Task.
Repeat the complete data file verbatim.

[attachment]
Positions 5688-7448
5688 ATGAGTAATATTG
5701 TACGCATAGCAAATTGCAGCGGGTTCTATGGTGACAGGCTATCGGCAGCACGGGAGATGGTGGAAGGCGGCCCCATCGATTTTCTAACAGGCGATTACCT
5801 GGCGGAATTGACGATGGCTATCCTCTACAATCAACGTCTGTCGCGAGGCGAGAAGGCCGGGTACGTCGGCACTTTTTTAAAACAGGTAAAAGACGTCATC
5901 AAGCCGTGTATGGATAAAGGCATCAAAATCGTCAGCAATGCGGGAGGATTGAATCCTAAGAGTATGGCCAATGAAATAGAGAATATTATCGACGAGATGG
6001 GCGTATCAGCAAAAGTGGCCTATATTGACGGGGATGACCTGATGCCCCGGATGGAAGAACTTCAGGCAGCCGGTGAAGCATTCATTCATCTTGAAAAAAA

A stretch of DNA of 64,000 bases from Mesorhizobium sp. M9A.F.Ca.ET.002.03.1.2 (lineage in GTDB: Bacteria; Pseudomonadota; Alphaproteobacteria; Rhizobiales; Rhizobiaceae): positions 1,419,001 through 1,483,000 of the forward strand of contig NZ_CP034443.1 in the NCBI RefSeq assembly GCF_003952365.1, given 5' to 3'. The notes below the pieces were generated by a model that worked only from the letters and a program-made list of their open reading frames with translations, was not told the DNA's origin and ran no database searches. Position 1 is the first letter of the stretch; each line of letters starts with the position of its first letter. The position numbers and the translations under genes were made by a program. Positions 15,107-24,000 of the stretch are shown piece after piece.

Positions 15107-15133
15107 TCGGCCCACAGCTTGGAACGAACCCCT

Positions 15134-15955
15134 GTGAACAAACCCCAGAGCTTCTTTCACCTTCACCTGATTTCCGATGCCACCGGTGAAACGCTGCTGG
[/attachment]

Positions 5688-7448
5688 ATGAGTAATATTG
5701 TACGCATAGCAAATTGCAGCGGGTTCTATGGTGACAGGCTATCGGCAGCACGGGAGATGGTGGAAGGCGGCCCCATCGATTTTCTAACAGGCGATTACCT
5801 GGCGGAATTGACGATGGCTATCCTCTACAATCAACGTCTGTCGCGAGGCGAGAAGGCCGGGTACGTCGGCACTTTTTTAAAACAGGTAAAAGACGTCATC
5901 AAGCCGTGTATGGATAAAGGCATCAAAATCGTCAGCAATGCGGGAGGATTGAATCCTAAGAGTATGGCCAATGAAATAGAGAATATTATCGACGAGATGG
6001 GCGTATCAGCAAAAGTGGCCTATATTGACGGGGATGACCTGATGCCCCGGATGGAAGAACTTCAGGCAGCCGGTGAAGCATTCATTCATCTTGAAAAAAA

A stretch of DNA of 64,000 bases from Mesorhizobium sp. M9A.F.Ca.ET.002.03.1.2 (lineage in GTDB: Bacteria; Pseudomonadota; Alphaproteobacteria; Rhizobiales; Rhizobiaceae): positions 1,419,001 through 1,483,000 of the forward strand of contig NZ_CP034443.1 in the NCBI RefSeq assembly GCF_003952365.1, given 5' to 3'. The notes below the pieces were generated by a model that worked only from the letters and a program-made list of their open reading frames with translations, was not told the DNA's origin and ran no database searches. Position 1 is the first letter of the stretch; each line of letters starts with the position of its first letter. The position numbers and the translations under genes were made by a program. Positions 15,107-24,000 of the stretch are shown piece after piece.

Positions 15107-15133
15107 TCGGCCCACAGCTTGGAACGAACCCCT

Positions 15134-15955
15134 GTGAACAAACCCCAGAGCTTCTTTCACCTTCACCTGATTTCCGATGCCACCGGTGAAACGCTGCTGG